Evaluating Surgical Dexterity During Corneal Suturing
Objective: To evaluate motion tracking as an aid to a more objective assessment of ophthalmic microsurgical skill.
Methods: In a cohort study, 3 groups of differing levels of surgical experience were assessed. The groups included novice surgeons (n = 10) with fewer than 5 previously performed corneal sutures, trainee surgeons (n = 10) with 5 to 100 previously performed corneal sutures, and expert surgeons (n = 10) with more than 100 previously performed corneal sutures. The Imperial College Surgical Assessment Device was used for the objective assessment of surgical dexterity during corneal suturing. Each of the subjects used a 10-0 nylon suture in a 3-1-1 pattern on an artificial eye (Royal College of Ophthalmologists, London, England). The Imperial College Surgical Assessment Device measures 3-dimensional spatial vectors via electromagnetic sensors attached to the surgeon's fingers. The number of movements, path length for the respective movements, and time taken to complete the given task were recorded.
Results: Highly statistically significant differences were found between the 3 grades of surgeon experience for time taken (P<.001), number of hand movements (P<.001), and path length of the hand movements (P = .002) to complete the given task.
Conclusions: Motion analysis measured by this technology may be useful in the formal surgical training of residents and as an objective quantitative measure of dexterity.
Saleh GM, Voyazis Y, Hance J, Ratnasothy J, Darzi A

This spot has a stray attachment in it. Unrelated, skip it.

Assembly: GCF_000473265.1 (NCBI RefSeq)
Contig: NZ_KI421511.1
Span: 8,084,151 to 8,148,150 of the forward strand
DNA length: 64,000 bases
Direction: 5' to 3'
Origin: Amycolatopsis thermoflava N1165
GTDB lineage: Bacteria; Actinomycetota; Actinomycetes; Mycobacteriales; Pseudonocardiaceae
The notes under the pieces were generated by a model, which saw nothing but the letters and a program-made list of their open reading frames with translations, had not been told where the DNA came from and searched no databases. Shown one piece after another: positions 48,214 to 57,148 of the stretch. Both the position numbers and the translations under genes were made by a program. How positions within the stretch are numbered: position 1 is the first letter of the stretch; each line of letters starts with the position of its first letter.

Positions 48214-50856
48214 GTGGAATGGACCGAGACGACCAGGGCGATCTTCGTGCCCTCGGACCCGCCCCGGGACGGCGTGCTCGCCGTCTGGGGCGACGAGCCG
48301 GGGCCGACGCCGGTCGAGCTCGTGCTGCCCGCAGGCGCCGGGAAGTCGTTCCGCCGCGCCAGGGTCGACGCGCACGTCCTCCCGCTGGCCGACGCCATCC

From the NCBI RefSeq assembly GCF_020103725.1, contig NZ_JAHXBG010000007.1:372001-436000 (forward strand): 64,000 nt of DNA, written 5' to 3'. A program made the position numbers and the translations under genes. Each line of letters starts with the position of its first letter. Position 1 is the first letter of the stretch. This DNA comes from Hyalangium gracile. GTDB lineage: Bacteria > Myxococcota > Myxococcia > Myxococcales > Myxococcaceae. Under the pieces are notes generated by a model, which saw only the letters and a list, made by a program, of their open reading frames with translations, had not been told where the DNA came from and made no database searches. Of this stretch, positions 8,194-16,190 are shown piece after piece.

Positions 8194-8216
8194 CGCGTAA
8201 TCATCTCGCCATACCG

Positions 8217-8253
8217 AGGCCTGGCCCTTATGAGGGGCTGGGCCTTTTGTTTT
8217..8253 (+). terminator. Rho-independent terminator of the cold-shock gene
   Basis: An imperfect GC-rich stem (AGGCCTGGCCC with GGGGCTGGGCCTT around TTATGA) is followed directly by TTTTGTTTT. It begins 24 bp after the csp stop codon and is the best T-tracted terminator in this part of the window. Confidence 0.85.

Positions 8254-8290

A Technique for Medial Canthal Fixation Using Resorbable Poly-l-Lactic Acid–Polyglycolic Acid Fixation Kit
Achieving secure bony fixation of medial canthus is a challenge. We used a resorbable poly-l-lactic acid–polyglycolic acid screw (LactoSorb office fixation kit) in 5 cases: 2 with traumatic medial canthal dystopia, 1 with scleroderma and orbital fat atrophy causing malapposition of the medial canthus to globe, and 2 with invasive medial canthal tumors necessitating subtotal medial orbital exenteration. The resorbable screw with preplaced suture was drilled into the medial orbital wall, using a handheld self-drilling tap. The preplaced suture was used to anchor the medial canthus. We achieved satisfactory canthal position in all 5 cases. There were no complications in 4 cases during a mean ± SD follow-up of 11.3 ± 6 months; however, the scleroderma case developed wound dehiscence 6 weeks after surgery. The LactoSorb kit is a safe and effective technique to achieve bony medial canthal fixation in carefully selected cases.
Sharma V, Nemet A, Ghabrial R, Martin PA, Kourt G, Danks JJ, Marcells G
Facial Resurfacing for Nonmelanoma Skin Cancer Prophylaxis
Objective: To determine the effect of facial skin resurfacing for treatment of actinic keratoses (AKs) and prophylaxis against new primary basal and squamous cell carcinomas in individuals with previous nonmelanoma skin cancer (NMSC) or severe photodamage.
Design: Randomized, prospective 5-year trial.
Setting: Dermatology and otolaryngology clinics of a Veterans Affairs hospital.